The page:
Section 7(1) of the Taxes Management Act 1970 states that a person who is chargeable to Income Tax or Capital Gains Tax (CGT) in a tax year must notify HMRC within six months from the end of the relevant tax year and effectively register for Self-Assessment (SA). Logic dictates therefore that a director who is a non-taxpayer should not be compelled to register for SA and file annual tax returns unless they receive a notice to do so from HMRC. However, for too long, the Revenue have been putting out contrary advice to limited company directors but that has finally been corrected.
There have been a number of tax tribunal cases over recent years concerning this very issue. Last year in particular, in Symes v HMRC, the judge took HMRC to task over its rationale that every company director has a statutory obligation to complete a tax return. The only statutory obligation here was that every person must notify HMRC if they are chargeable to Income Tax and Capital Gains on their income.
Directors earnings fall within the scope of PAYE and being a director per se does not entitle that person to dividends, so it cannot be assumed that being a company director will automatically mean they will be remunerated and therefore required to file a tax return.
Following a number of enquiries about the law on the obligation to notify chargeability to tax, HMRC have now updated their guidance on SA tax returns to clarify that company directors whose income is taxed at source and have no further tax to pay do not need to complete a tax return.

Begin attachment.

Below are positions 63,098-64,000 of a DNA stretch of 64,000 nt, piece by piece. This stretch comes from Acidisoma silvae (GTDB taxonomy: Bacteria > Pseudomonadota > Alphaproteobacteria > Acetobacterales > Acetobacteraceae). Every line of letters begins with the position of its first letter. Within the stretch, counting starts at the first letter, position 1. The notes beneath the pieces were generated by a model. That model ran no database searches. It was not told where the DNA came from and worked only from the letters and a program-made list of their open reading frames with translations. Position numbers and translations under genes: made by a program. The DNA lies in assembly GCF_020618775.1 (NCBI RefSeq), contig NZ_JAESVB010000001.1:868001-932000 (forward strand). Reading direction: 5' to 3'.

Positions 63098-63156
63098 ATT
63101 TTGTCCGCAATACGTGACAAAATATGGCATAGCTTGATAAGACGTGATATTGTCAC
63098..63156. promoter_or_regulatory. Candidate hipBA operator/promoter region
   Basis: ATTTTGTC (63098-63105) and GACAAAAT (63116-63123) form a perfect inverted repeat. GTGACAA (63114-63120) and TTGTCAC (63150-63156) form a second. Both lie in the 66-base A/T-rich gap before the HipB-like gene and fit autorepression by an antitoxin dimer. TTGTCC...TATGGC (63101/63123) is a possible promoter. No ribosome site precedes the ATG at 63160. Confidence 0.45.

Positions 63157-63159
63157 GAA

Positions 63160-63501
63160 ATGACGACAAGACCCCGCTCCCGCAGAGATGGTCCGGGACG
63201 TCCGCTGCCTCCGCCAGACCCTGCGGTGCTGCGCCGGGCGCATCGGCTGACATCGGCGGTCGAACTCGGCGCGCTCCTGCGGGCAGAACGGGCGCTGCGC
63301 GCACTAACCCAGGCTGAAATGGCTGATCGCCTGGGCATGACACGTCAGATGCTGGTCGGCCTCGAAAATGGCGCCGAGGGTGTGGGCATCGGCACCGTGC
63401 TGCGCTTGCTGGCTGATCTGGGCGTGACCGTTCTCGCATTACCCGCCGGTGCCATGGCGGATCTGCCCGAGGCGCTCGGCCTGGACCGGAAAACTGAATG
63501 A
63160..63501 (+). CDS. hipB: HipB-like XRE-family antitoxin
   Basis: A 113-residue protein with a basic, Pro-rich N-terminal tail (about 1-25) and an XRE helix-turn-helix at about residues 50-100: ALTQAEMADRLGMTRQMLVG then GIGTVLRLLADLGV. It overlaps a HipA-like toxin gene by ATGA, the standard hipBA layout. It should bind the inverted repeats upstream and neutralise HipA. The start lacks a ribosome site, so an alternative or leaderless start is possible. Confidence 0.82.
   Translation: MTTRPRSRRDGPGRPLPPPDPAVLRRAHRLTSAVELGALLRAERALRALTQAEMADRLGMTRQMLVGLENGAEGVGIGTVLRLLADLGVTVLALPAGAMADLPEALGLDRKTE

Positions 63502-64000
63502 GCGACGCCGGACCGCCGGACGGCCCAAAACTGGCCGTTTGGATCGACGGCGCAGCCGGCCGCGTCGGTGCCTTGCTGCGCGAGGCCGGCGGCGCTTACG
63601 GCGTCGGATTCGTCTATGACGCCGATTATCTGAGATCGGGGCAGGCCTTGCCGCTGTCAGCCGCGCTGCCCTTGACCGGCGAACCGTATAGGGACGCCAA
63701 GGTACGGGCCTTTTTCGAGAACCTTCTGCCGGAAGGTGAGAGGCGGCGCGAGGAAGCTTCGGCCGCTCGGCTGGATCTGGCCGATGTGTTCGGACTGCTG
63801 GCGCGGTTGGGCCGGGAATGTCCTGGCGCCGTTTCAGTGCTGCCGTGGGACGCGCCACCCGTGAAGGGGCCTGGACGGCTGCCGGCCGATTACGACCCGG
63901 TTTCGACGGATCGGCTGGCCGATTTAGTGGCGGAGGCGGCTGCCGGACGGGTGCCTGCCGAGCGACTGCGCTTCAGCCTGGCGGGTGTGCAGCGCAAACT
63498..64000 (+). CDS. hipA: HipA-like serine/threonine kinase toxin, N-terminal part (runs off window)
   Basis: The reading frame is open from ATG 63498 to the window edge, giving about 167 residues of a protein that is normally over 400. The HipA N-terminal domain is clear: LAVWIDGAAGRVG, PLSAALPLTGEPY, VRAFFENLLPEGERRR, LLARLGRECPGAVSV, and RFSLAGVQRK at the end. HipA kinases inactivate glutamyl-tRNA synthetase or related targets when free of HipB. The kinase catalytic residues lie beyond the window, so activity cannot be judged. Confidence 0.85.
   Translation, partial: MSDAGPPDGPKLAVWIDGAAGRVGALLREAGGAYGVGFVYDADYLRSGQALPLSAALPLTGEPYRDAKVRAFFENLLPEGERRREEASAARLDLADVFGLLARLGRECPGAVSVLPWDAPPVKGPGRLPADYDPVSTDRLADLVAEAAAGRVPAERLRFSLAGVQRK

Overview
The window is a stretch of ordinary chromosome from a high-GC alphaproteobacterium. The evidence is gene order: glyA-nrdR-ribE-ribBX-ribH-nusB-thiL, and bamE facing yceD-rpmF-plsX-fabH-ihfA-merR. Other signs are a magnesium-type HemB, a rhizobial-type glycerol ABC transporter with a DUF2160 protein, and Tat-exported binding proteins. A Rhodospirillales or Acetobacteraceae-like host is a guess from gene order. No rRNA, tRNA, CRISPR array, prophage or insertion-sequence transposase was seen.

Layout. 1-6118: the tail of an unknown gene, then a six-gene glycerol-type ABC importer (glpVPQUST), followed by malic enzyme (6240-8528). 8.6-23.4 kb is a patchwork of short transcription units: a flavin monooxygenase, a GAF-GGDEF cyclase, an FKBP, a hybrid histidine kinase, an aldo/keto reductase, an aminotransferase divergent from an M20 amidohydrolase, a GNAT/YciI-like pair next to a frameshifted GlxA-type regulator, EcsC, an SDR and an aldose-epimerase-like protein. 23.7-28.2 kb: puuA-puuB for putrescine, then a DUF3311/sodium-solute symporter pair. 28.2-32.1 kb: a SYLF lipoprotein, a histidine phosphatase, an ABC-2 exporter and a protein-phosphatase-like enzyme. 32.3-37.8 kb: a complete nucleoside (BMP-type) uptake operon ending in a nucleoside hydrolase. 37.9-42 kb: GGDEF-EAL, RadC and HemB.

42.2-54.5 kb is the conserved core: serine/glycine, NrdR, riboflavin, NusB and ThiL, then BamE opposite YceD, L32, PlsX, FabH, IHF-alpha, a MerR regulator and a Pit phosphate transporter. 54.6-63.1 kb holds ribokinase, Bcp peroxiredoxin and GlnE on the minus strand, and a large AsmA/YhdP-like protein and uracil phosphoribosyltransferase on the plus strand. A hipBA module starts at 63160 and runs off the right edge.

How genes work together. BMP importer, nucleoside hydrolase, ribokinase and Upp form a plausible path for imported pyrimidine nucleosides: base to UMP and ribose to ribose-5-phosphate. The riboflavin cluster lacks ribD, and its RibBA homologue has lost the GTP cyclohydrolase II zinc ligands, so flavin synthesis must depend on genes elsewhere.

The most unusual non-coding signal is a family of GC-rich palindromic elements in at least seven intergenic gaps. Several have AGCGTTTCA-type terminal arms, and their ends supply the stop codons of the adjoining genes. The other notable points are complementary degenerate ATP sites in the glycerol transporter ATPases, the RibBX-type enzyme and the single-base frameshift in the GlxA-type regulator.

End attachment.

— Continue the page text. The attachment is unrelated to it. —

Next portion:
Anyone chargeable to Income Tax or CGT must tell HMRC they are chargeable to tax if they have:
Information on how to do this can be found here.
There are some exclusions which include:
Many company directors are taxed under PAYE and so will not need to give notice of liability to tax, provided they have no other untaxed income.
HMRC can choose to issue a notice to file an SA return, under section 8 Taxes Management Act 1970, to any individual. Anyone receiving a notice to file a tax return must do so by the required deadline, otherwise they may be liable to a late filing and/or a late payment penalty.
If a person has received a notice to file and has no other taxable income to report, they can ask for the notice to file to be withdrawn. However, HMRC may decide that they still require a return and if so, the return must be submitted, otherwise penalties may be incurred.
The guidance on running a limited company has also been updated to reflect the above by removing reference to completing a personal tax return.